‘A big, lovely man’: art world mourns painter John Midgley
- Credit: Archant
The Norfolk art community is mourning the loss of one of its most experienced and respected members, with the death of much-loved contemporary painter John Midgley at the age of 84.
Born in West Yorkshire to a butcher father and a teacher mother, Mr Midgley trained at Harrogate School of Art before moving to London, where he became an arts adviser for the boroughs of Haringey and Brent, later setting up a 24-studio artists’ complex in a former swimwear factory.
A lifelong political activist, he created ‘agitprop’ posters for print workers marching in protest against the Industrial Relations Act of 1971 and made pen and ink banners for the Transport and General Workers Union.
He was dismissed as a tutor at Camden Arts Institute for supporting staff in a management dispute in the 1960s and, tired of the bureaucratic constraints of nine-to-five employment, he set up his own banner painting company, going on to make more than 300 banners for National Union of Mineworkers lodges.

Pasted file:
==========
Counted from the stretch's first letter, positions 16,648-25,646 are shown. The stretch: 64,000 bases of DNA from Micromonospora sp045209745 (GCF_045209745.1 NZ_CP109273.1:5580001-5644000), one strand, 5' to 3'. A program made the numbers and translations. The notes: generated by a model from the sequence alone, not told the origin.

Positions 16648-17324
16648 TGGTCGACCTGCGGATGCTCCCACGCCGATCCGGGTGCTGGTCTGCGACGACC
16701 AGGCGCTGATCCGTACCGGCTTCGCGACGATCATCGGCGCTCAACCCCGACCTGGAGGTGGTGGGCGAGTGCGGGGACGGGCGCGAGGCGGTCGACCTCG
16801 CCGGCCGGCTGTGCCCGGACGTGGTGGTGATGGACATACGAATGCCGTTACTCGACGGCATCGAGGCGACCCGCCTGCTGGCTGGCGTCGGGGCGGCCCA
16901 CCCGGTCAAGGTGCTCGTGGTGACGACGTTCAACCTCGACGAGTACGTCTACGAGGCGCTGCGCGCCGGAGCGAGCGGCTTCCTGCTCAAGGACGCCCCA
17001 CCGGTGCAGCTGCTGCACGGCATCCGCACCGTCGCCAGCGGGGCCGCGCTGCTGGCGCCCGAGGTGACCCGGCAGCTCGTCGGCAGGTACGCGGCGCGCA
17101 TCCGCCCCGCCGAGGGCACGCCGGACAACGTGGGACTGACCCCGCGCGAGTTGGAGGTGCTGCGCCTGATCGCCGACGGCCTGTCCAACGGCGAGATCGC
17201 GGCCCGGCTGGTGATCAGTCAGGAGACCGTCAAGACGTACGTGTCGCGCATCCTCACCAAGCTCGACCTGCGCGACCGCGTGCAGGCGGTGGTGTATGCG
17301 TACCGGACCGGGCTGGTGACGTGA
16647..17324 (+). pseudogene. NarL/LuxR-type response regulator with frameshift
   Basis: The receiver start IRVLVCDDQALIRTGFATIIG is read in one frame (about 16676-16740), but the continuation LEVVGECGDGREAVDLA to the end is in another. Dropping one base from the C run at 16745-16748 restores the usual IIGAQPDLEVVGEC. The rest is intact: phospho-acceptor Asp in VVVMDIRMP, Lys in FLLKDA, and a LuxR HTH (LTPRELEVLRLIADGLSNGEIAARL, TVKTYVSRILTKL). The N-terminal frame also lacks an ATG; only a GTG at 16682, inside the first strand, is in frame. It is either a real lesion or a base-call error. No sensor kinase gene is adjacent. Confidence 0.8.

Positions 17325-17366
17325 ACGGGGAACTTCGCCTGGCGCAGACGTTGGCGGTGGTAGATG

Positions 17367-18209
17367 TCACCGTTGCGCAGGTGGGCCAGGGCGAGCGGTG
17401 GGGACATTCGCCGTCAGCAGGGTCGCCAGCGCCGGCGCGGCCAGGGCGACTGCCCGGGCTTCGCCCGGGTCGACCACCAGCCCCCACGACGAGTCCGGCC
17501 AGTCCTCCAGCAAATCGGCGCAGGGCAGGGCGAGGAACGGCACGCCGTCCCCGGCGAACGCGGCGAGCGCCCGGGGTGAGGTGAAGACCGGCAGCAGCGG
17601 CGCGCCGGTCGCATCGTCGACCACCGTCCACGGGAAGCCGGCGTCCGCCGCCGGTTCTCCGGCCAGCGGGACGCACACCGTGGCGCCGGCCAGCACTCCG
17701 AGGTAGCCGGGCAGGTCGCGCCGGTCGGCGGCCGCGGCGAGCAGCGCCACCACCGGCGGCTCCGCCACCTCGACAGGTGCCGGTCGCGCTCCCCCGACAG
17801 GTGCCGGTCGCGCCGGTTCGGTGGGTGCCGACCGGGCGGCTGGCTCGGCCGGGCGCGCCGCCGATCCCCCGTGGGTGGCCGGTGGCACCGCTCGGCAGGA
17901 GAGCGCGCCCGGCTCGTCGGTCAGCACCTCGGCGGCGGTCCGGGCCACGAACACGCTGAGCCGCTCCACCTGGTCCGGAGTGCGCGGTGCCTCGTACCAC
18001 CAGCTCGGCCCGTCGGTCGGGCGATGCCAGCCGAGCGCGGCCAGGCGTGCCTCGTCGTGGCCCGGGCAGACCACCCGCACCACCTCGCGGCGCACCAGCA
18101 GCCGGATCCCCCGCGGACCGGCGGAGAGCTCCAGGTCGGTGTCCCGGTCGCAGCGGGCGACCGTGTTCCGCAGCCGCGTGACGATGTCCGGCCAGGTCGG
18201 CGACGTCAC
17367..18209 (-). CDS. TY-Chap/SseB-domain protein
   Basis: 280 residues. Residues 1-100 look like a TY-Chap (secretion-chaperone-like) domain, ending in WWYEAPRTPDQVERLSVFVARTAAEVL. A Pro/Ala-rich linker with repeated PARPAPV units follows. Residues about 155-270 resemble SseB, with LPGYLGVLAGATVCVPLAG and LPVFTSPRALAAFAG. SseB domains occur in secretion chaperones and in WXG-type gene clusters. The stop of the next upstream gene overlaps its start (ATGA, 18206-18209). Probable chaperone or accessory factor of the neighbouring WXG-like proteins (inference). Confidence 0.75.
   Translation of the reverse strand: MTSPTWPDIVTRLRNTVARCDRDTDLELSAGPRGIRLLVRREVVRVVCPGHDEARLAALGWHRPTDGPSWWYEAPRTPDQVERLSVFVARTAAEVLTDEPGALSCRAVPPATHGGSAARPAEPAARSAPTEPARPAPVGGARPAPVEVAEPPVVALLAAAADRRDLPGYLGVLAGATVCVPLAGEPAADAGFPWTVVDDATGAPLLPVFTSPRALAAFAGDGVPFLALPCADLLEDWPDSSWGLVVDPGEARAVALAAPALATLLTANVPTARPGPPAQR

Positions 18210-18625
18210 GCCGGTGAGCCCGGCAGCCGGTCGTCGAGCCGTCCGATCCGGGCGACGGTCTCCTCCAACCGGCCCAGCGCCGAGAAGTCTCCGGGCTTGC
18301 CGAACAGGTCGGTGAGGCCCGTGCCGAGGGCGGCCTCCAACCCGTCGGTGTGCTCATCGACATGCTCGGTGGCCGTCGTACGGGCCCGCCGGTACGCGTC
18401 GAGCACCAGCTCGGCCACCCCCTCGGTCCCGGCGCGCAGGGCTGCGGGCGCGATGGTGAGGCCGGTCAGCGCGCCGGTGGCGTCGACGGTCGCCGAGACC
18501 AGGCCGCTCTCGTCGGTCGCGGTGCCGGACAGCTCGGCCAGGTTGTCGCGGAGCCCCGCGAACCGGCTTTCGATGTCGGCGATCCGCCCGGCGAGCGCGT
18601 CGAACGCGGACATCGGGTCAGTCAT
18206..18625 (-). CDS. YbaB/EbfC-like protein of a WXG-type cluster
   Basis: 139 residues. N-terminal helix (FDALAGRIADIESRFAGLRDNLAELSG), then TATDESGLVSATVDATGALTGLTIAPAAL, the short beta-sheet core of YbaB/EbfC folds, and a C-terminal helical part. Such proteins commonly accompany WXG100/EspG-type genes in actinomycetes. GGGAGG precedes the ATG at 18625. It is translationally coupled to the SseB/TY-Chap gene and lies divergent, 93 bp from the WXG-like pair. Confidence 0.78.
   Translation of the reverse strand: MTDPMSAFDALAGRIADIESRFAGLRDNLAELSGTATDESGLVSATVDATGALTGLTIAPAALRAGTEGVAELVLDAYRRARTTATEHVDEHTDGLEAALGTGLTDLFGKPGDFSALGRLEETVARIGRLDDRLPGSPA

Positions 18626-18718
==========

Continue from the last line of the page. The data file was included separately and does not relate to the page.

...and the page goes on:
After moving to Aylsham in 1981, Mr Midgley married long-term partner Maggie, whom he met in London in 1969, and, after moving to Overstrand and later Mundesley, he sold his company and threw himself into his own work, taking part in dozens of joint and solo exhibitions.
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Never afraid to innovate and keen to move away from the traditional Norfolk scenes of “big skies, sunsets and windmills”, he dreamed up projects including painting the same scene at Southrepps more than half a dozen times, arguing that if artists wanted to look for structure and meaning in life, they should “study the ordinary”. On reaching 80, he became keenly aware of his own mortality and painted more prolifically than ever, producing arguably some of his best work and, that year, achieving 60pc sales in three solo exhibitions.
He attributed much of his success to being in a “happy, stable relationship”, and said on the eve of his final exhibition: “I think time has become more valuable; partly it is a desire to make your mark in the world, but also, it is about wanting to give yourself the best possible life you can.”
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Mrs Midgley, who is planning to hold an exhibition and a celebration of John’s life next spring, said: “John was a big, lovely man. He was the kindest friend, he always made people laugh and he encouraged young, and older, budding artists.”